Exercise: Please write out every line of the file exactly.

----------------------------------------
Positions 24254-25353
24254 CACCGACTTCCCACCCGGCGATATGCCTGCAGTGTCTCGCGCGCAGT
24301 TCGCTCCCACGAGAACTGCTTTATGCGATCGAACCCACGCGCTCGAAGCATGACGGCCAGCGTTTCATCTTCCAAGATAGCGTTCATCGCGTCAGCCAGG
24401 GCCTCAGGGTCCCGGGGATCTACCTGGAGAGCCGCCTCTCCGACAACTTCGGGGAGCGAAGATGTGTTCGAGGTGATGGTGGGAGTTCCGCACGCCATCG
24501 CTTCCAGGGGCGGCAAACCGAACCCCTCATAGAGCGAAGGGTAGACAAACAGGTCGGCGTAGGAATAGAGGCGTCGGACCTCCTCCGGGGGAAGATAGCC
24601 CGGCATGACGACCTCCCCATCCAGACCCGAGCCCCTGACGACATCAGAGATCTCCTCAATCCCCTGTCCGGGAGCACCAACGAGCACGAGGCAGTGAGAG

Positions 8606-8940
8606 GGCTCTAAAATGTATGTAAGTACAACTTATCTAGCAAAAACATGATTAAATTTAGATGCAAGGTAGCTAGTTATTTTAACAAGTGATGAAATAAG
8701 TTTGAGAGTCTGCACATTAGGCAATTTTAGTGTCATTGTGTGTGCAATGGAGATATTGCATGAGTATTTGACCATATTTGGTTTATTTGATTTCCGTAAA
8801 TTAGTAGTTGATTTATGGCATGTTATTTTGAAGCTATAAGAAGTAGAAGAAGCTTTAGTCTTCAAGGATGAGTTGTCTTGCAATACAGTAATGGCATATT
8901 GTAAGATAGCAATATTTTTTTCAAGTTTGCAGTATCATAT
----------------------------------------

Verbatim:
Positions 24254-25353
24254 CACCGACTTCCCACCCGGCGATATGCCTGCAGTGTCTCGCGCGCAGT
24301 TCGCTCCCACGAGAACTGCTTTATGCGATCGAACCCACGCGCTCGAAGCATGACGGCCAGCGTTTCATCTTCCAAGATAGCGTTCATCGCGTCAGCCAGG
24401 GCCTCAGGGTCCCGGGGATCTACCTGGAGAGCCGCCTCTCCGACAACTTCGGGGAGCGAAGATGTGTTCGAGGTGATGGTGGGAGTTCCGCACGCCATCG
24501 CTTCCAGGGGCGGCAAACCGAACCCCTCATAGAGCGAAGGGTAGACAAACAGGTCGGCGTAGGAATAGAGGCGTCGGACCTCCTCCGGGGGAAGATAGCC
24601 CGGCATGACGACCTCCCCATCCAGACCCGAGCCCCTGACGACATCAGAGATCTCCTCAATCCCCTGTCCGGGAGCACCAACGAGCACGAGGCAGTGAGAG

Positions 8606-8940
8606 GGCTCTAAAATGTATGTAAGTACAACTTATCTAGCAAAAACATGATTAAATTTAGATGCAAGGTAGCTAGTTATTTTAACAAGTGATGAAATAAG
8701 TTTGAGAGTCTGCACATTAGGCAATTTTAGTGTCATTGTGTGTGCAATGGAGATATTGCATGAGTATTTGACCATATTTGGTTTATTTGATTTCCGTAAA
8801 TTAGTAGTTGATTTATGGCATGTTATTTTGAAGCTATAAGAAGTAGAAGAAGCTTTAGTCTTCAAGGATGAGTTGTCTTGCAATACAGTAATGGCATATT
8901 GTAAGATAGCAATATTTTTTTCAAGTTTGCAGTATCATAT